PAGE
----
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Disney’s version of Hans Cristian Anderson’s tale has been part of our world for more than 30 years now. For many of us, the songs have taken their place along with the likes of “A spoon full of sugar" and "You can fly." While the story may seem like a typical Disney princess ‘tail,’ in its time the movie was revolutionary in its genre, opening the door for other strong female leads.

In 2008, Disney decided to bring her to the stage. With "The Lion King" and "Beauty and the Beast" having been huge successes it seem natural the "The Little Mermaid" would be a splash. There was new music written to supplement the film's six original songs; some of which fit perfectly, others feel like they are from another show. However, this is also true of both "Lion King" and "Beauty and the Beast."

There was just one thing that this material needed that the other two did not — water. Most of the show takes place under water and the 2008 production just couldn’t figure it out. In 2012, another director was brought in to revamp it again and this time used the most obvious solution — wires — a la "Peter Pan" and "Mary Poppins."

That brings us to now. That revamp is the show that Musical Theatre West has staged with success. While all the effects may not completely satisfy your desire to take a trip under the sea, it all works well.

The cast is solid and gives an exactingly-rendered, specifically Disneyesque fairytale performance. Katherine McDonough’s pragmatically rendered and charming Ariel gives the character a fresh strength. David Burnam’s Prince Eric is winsome and very much in need of rescue. Burnam’s rendering of "Her Voice" leaves you longing for Ariel to sweep him off his feet. I know that sounds sarcastic. It isn’t. What was great here was that for the first time I saw Ariel as the proactive hero and Eric as the romantic, sea loving, dreamer that his is.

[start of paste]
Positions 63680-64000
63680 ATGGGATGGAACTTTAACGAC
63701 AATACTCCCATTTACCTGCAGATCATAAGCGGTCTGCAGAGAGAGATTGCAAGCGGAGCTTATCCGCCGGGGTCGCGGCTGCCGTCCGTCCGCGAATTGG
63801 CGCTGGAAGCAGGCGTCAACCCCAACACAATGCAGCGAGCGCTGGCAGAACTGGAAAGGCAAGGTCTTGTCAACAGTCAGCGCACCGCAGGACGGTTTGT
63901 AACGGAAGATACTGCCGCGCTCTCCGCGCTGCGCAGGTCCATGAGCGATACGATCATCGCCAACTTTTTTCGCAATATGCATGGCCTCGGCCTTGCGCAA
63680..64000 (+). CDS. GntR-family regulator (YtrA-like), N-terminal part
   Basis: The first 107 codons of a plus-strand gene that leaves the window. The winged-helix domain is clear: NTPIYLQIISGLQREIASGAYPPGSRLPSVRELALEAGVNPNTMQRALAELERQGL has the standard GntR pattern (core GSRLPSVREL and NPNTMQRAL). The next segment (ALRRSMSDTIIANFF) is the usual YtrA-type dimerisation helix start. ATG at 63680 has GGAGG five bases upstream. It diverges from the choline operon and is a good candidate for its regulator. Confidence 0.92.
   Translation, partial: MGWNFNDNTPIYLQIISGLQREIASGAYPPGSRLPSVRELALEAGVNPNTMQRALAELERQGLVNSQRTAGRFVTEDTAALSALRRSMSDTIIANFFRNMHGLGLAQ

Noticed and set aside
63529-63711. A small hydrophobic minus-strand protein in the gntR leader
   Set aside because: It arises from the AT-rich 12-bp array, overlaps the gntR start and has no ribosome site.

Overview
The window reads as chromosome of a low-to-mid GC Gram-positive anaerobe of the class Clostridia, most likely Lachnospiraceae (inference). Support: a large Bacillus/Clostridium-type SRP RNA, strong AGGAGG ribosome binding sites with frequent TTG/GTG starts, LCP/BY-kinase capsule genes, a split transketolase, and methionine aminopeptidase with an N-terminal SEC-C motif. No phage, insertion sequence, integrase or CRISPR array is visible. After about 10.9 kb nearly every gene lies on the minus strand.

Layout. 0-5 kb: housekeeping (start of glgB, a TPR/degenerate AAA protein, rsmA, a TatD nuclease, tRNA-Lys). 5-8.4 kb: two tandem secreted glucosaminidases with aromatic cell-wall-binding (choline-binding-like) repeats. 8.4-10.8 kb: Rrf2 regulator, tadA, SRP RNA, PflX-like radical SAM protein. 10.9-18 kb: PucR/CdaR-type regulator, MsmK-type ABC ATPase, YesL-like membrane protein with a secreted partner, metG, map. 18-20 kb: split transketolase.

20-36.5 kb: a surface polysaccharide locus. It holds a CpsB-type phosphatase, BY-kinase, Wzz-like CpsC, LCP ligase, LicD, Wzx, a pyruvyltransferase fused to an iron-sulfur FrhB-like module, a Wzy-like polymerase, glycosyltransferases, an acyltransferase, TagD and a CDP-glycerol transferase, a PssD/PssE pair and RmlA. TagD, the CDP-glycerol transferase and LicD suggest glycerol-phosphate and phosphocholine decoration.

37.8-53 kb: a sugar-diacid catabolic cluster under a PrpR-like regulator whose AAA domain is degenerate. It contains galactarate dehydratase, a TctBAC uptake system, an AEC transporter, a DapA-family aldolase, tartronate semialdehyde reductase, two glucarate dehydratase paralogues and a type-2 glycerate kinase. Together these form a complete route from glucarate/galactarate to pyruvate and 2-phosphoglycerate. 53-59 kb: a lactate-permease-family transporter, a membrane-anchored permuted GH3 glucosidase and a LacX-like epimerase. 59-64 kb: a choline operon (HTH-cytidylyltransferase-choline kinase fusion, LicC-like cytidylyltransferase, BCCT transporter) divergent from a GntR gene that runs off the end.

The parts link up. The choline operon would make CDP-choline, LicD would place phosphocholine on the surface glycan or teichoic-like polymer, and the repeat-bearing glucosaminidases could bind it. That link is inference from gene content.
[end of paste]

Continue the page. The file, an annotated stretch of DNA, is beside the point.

Right in tune with the charm of the evening were performances by Jalon Matthews As Sebastian and Joe Abraham as Scuttle. Both nailed the tone of the piece. However, the octopus that stole my heart was Cynthia Ferrer As Ursula. Ferrer couldn't have been more on point. From her walk, to her glare, to her exquisite rendering of "Poor Unfortunate Souls," she brought the takoyaki and the audience ate it up.

Truly it is a fun, frivolous bubble-filled evening, but even so, it never really swims. It will be the problem with any production of this show. Maybe it’s just me and my love of all things puppet, but I got excited every time the umbrella jellyfish came onstage. Sadly, they did not ‘swim’ as the actors never pulsed the umbrellas to make the jellyfish move and, apart from the one other puppet of a school of fish, the only swimming that happened was accomplished by the afore mentioned wires.

Wisely, I think, Director Daniel Pelzig and Choreographer Daniel A. Smith made the sea floor dance. It was again a solid choice for a solid production.

The Little Mermaid continues through July 28 with 8 p.m. curtains Friday and Saturday; matinees at 2 p.m. Saturday and 1 p.m. Sunday at the Carpenter Performing Arts Center on the Cal State Long Beach campus. Parking is in Lot 12 and is now $10, cash only.

Tickets start at $20, and are available at

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